TERRIERS SATELLITE EXPERIENCING DIFFICULTIES

Matson, Robert (ROBERT.D.MATSON@cpmx.saic.com)
Tue, 18 May 1999 15:45:50 -0700

Hi List,

Here we go again...  I bet NRO is biting its nails over its
upcoming Titan 4B launch, what with the lack of success
the US has had this year in getting operational birds in orbit.
At least the Pegasus launch looked nice last night from
Long Beach, CA... --Rob

> -----Original Message-----
> From:	NASANews@hq.nasa.gov [SMTP:NASANews@hq.nasa.gov]
> Sent:	Tuesday, May 18, 1999 2:10 PM
> To:	undisclosed-recipients
> Subject:	STUDENT-BUILT TERRIERS SATELLITE EXPERIENCING DIFFICULTIES
> 
> Donald Savage
> Headquarters, Washington, DC                       May 18, 1999
> (Phone:  202/358-1547)
> 
> Jim Sahli
> Goddard Space Flight Center, Greenbelt, MD
> (Phone:  301/286-0697)
> 
> Shauna LaFauci or Joan Schwartz 
> Boston University Office of Public Relations
> (Phone:  617/353-2399)
> 
> RELEASE:  99-63
> 
> STUDENT-BUILT TERRIERS SATELLITE EXPERIENCING DIFFICULTIES
> 
>        The TERRIERS satellite, built by students at Boston 
> University and launched this morning, so far has not been able to 
> orient itself so that its solar panels fully face the Sun, 
> according to project managers.  Although this is a potentially 
> serious problem, TERRIERS has been able to operate using its 
> batteries, which have a design capacity of eight hours if they 
> receive no recharging from the Sun.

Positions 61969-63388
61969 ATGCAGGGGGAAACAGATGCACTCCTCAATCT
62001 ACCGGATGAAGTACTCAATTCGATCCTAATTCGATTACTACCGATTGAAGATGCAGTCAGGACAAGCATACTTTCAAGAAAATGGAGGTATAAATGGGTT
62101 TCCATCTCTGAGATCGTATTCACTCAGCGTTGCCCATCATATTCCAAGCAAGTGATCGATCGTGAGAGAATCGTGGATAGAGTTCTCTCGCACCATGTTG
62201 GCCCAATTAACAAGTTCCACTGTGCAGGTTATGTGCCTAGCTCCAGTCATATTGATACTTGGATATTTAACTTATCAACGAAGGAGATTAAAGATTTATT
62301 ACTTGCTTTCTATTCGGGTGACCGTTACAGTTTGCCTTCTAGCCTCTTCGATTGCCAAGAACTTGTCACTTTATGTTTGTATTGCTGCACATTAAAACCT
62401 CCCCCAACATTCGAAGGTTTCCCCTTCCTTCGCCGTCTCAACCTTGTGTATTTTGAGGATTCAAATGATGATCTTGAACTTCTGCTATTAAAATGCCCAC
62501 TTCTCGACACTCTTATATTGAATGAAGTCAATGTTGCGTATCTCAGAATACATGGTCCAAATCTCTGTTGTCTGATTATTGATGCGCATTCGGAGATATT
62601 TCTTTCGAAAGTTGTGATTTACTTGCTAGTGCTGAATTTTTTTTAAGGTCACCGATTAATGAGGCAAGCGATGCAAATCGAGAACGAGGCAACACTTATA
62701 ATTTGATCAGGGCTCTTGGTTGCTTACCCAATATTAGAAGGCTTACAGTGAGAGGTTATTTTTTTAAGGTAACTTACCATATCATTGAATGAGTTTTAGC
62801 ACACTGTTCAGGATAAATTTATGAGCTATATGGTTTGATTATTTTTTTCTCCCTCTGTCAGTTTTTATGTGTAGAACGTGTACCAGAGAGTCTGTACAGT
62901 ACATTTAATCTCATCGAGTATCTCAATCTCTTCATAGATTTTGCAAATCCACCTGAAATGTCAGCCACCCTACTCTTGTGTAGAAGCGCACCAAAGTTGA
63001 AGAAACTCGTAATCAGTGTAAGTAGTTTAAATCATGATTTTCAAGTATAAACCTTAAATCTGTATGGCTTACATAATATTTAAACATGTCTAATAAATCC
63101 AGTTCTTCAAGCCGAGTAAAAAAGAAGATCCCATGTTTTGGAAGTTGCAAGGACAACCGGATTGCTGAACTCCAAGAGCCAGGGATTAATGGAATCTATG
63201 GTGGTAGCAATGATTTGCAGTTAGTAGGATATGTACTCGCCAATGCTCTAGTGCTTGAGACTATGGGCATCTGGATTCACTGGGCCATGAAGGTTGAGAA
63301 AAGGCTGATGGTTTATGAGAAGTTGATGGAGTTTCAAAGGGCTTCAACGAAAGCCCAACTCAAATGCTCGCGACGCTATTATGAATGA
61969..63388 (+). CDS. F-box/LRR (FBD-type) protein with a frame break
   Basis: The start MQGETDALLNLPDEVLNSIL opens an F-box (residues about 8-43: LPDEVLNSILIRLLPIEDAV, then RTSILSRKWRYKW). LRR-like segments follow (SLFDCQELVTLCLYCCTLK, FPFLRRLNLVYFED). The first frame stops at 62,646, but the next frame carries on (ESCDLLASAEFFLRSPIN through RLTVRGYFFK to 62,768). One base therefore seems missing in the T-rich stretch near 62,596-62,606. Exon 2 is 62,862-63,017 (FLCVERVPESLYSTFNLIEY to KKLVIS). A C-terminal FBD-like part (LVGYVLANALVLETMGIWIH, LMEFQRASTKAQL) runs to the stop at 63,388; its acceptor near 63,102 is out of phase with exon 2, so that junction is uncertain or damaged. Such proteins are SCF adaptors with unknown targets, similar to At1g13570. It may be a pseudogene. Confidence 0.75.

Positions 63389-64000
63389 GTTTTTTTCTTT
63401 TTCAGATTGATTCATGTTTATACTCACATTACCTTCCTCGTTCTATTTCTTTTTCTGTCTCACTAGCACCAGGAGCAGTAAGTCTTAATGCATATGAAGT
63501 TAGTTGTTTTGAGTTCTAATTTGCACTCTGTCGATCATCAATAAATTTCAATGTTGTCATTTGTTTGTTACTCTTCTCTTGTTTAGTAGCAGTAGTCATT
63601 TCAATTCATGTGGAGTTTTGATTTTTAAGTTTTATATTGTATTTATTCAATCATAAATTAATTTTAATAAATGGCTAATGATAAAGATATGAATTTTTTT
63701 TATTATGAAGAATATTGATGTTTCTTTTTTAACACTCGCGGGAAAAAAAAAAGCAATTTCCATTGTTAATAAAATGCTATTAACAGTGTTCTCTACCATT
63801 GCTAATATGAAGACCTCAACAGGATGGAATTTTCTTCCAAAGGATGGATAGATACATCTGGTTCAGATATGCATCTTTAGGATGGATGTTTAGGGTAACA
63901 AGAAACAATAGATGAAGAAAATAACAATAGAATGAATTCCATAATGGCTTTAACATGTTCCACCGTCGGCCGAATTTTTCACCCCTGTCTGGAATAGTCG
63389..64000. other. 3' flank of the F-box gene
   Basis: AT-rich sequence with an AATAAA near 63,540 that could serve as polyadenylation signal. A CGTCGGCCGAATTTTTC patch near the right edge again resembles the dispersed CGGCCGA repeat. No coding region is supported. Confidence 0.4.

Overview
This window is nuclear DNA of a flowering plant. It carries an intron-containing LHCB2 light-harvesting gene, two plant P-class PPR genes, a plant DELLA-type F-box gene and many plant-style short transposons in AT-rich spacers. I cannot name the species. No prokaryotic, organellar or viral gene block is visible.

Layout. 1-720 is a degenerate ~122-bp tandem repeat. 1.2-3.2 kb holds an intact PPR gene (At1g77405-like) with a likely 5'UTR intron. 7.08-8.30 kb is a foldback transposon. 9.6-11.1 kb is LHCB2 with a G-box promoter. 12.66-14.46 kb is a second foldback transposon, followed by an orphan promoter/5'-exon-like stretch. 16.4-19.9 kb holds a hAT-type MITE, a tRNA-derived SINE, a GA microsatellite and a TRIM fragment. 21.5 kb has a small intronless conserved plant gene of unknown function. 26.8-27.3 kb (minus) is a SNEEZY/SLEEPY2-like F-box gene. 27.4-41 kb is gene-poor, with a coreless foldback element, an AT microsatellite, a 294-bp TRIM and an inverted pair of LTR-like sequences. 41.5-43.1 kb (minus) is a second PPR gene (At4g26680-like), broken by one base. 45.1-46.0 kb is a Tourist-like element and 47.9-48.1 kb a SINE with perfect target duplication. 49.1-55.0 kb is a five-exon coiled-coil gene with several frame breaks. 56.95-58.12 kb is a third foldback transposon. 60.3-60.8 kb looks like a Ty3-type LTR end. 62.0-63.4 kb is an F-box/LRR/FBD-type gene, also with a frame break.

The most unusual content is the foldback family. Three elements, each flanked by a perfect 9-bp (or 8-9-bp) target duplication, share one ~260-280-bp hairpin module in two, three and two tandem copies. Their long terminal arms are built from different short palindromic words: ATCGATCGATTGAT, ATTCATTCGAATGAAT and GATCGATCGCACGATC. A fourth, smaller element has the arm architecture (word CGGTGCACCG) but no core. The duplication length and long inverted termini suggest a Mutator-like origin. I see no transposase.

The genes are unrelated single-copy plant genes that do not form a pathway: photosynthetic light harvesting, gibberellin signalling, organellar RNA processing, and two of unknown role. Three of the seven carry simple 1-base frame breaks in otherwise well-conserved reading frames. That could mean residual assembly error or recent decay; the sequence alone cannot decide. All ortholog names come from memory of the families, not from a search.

> 
>        The spacecraft was successfully launched at 1:09 a.m. EDT 
> this morning from Vandenberg Air Force Base, CA, aboard an Orbital 
> Science Corp. Pegasus rocket.  
> 
>         "It appears from looking at the data that the flight of the 
> Pegasus was normal.  However, we are reviewing that data in detail 
> to be sure that the launch did not contribute to the spacecraft's 
> current problem," said Ray Lugo, NASA launch manager, Kennedy Space 
> Center, FL.
> 
>        The first data from TERRIERS were received at a pass-over 
> ground station at approximately 7:07 a.m. EDT.  That data indicated 
> the mission was proceeding as planned.  The first indication that 
> the spacecraft was not properly oriented to the Sun came at the 
> second pass over the Boston University ground station at 8:38 a.m. 
> EDT.  Controllers sent commands to the spacecraft to aid in 
> acquiring the Sun at the third pass at 10:15 a.m. EDT.  Boston 
> University TERRIERS team members hope to know the results of these 
> commands at the planned pass over the Boston University ground 
> station at 8:14 p.m. EDT tonight.  
> 
> TERRIERS is one of three NASA-funded missions under the Student 
> Explorer Demonstration Initiative (STEDI).  The Universities Space 
> Research Association of Columbia, MD, administers the STEDI program 
> for NASA.  Information about STEDI can be found on the Internet at:  
> http://cass.jsc.nasa.gov/stedi/overview.html .  Information about 
> the TERRIERS project is available at the Boston University web site 
> at:  
>                  http://www.bu.edu/satellite
> 
>        TERRIERS, an acronym for Tomographic Experiment using 
> Radiative Recombinative Ionospheric Extreme ultraviolet and Radio 
> Sources, was launched to help provide a much better understanding 
> of how changes in the ionosphere -- the electrically charged region 
> of the upper atmosphere -- affect global communication systems, 
> satellites, cell phones and pagers.  It was named for the 
> University's mascot, the Boston Terrier.
> 
>                               - end -
>